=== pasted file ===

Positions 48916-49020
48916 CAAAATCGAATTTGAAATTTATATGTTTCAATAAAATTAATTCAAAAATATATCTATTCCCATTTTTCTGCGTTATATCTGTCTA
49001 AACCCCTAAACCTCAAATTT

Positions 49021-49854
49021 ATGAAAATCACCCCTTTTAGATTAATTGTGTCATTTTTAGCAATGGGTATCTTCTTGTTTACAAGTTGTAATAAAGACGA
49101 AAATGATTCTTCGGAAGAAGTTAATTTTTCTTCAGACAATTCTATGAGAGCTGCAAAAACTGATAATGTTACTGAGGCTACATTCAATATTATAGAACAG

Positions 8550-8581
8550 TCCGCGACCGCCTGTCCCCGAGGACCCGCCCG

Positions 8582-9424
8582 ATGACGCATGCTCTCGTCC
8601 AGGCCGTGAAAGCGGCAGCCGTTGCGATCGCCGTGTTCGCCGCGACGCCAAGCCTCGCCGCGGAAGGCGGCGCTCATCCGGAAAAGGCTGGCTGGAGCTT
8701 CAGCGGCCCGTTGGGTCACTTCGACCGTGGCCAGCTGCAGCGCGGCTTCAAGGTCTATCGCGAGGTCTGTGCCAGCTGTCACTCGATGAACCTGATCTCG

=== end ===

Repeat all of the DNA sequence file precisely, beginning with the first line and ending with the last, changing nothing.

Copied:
Positions 48916-49020
48916 CAAAATCGAATTTGAAATTTATATGTTTCAATAAAATTAATTCAAAAATATATCTATTCCCATTTTTCTGCGTTATATCTGTCTA
49001 AACCCCTAAACCTCAAATTT

Positions 49021-49854
49021 ATGAAAATCACCCCTTTTAGATTAATTGTGTCATTTTTAGCAATGGGTATCTTCTTGTTTACAAGTTGTAATAAAGACGA
49101 AAATGATTCTTCGGAAGAAGTTAATTTTTCTTCAGACAATTCTATGAGAGCTGCAAAAACTGATAATGTTACTGAGGCTACATTCAATATTATAGAACAG

Positions 8550-8581
8550 TCCGCGACCGCCTGTCCCCGAGGACCCGCCCG

Positions 8582-9424
8582 ATGACGCATGCTCTCGTCC
8601 AGGCCGTGAAAGCGGCAGCCGTTGCGATCGCCGTGTTCGCCGCGACGCCAAGCCTCGCCGCGGAAGGCGGCGCTCATCCGGAAAAGGCTGGCTGGAGCTT
8701 CAGCGGCCCGTTGGGTCACTTCGACCGTGGCCAGCTGCAGCGCGGCTTCAAGGTCTATCGCGAGGTCTGTGCCAGCTGTCACTCGATGAACCTGATCTCG